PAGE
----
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It’s a long row to the top

in S+G Featured by on

Slater and Gordon is the Official Law Firm of the Australian Olympic Team – and one staff member who has a long association with the Olympic movement is WA-based Personal Legal Services Principal Lawyer, Craig James.

A rower since 1965 and a rowing umpire since 1978, Craig has officiated World Championships as far afield as Germany, Japan, Lithuania, Scotland, Slovenia, and Switzerland. He is also the recipient of the Western Australia Government’s 2011 John Graham Award for exceptional service to sport and remains an administrator at the most senior level of Western Australian Rowing.

 

Fifty-thousand spectators

Craig also officiated at the 2000 Sydney Olympic Rowing and 2008 Beijing Olympic Rowing regattas.

‘My experiences at the opening ceremonies at the Sydney and Beijing Olympics were different, but equally inspiring,’ 

‘For the Sydney Olympics ceremony, it was the pride of being personally present at my country’s presentation to the world, among the 100,000 people watching at the venue. Not everyone gets to go to an Olympic Opening Ceremony. I went because I was an official at the regatta.’ Craig says.

Craig’s Olympic experiences weren’t all blustery fireworks and dazzling lights, though.

‘I was a member of the International Jury at the Beijing Olympics, and a national technical official in Sydney.'

'At the Olympic regattas, there are 50,000 spectators at the venue – and all eyes turn to the umpire if something goes amiss during a race. You’re praying that things don’t go wrong.’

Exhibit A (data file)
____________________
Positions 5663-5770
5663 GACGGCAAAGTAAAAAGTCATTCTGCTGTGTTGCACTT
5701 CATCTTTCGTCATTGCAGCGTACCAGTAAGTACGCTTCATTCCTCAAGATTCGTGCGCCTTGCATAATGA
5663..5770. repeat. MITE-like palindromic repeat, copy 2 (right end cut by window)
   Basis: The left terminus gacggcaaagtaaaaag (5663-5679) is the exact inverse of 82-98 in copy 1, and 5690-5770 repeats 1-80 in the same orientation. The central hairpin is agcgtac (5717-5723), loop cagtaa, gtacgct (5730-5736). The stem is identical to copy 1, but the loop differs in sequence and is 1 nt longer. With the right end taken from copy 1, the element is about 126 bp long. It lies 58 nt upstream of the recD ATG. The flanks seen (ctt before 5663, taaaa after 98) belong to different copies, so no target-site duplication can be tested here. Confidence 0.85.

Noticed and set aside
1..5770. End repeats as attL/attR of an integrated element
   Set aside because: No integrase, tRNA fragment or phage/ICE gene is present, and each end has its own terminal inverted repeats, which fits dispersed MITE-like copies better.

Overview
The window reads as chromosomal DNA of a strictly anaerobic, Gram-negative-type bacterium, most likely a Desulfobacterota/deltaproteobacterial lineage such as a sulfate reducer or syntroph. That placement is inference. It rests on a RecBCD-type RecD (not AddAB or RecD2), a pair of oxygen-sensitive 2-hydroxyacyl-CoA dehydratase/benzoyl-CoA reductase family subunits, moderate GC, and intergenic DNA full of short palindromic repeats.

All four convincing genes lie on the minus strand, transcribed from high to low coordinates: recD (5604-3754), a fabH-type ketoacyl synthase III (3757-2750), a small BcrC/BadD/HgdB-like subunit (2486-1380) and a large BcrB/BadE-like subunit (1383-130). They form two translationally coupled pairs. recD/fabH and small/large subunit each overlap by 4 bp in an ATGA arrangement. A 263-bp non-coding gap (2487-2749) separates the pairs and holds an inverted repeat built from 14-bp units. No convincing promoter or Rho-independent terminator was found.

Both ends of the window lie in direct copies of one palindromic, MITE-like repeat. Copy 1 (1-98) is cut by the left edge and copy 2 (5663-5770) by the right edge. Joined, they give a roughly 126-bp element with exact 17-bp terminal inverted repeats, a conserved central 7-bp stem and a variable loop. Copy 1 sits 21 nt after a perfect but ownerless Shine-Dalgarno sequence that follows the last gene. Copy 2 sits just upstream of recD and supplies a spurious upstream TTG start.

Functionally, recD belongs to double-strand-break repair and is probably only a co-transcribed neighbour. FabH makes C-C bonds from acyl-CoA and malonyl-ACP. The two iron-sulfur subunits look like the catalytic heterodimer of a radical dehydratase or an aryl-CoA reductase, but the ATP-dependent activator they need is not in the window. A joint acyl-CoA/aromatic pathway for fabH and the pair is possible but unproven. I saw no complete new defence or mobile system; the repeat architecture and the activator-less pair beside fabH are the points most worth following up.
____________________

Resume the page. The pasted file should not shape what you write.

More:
Has it ever gone wrong?

‘Often. Most boats are steered by one of the rowers using a pulley device that attaches the rudder to the toe of a rower’s shoe. By moving the toe of the shoe the rudder can be moved. But as the athletes tire, usually in the last stages of the race – in front of the crowd – they can forget about their steering.'

‘As an umpire I have to follow the race, travelling in a boat behind the rowers, watching for boats leaving their dedicated lane and interfering with other crews. When I notice a boat deviating, I bring them back on course by using flags and, if necessary, shouting commands.’

 

Planning for opportunities

Not that all of Craig’s high-octane sporting moments have been on the rowing course. 

As past President of Rowing WA, Craig became a technical adviser to the Armadale Redevelopment Authority which was established to reinvigorate a particularly deprived area of Perth.

The project included the construction of a road which required substantial amounts of soil to build up along the road reserve. And it just so happens, Craig says, that a hole was dug beside the reserve to the specifications of an international standard rowing course. That random ‘hole’ is now Australia’s ‘second-best rowing course: Champion Lakes.

‘Champion Lakes is used for rowing, canoeing, dragon boating, triathlon, model sailing boats – and it also features a beach dedicated to the local community who use it for recreational swimming.’

Craig says there is a connection between his legal work and rowing.

‘There are a lot of lawyers in the (rowing) game. That’s because lawyers are good at interpreting and applying the rules.’

But, perhaps because Craig is a Slater and Gordon lawyer, it’s no surprise when he says: ‘As an umpire, my biggest responsibility is to ensure athletes have a fair race.’

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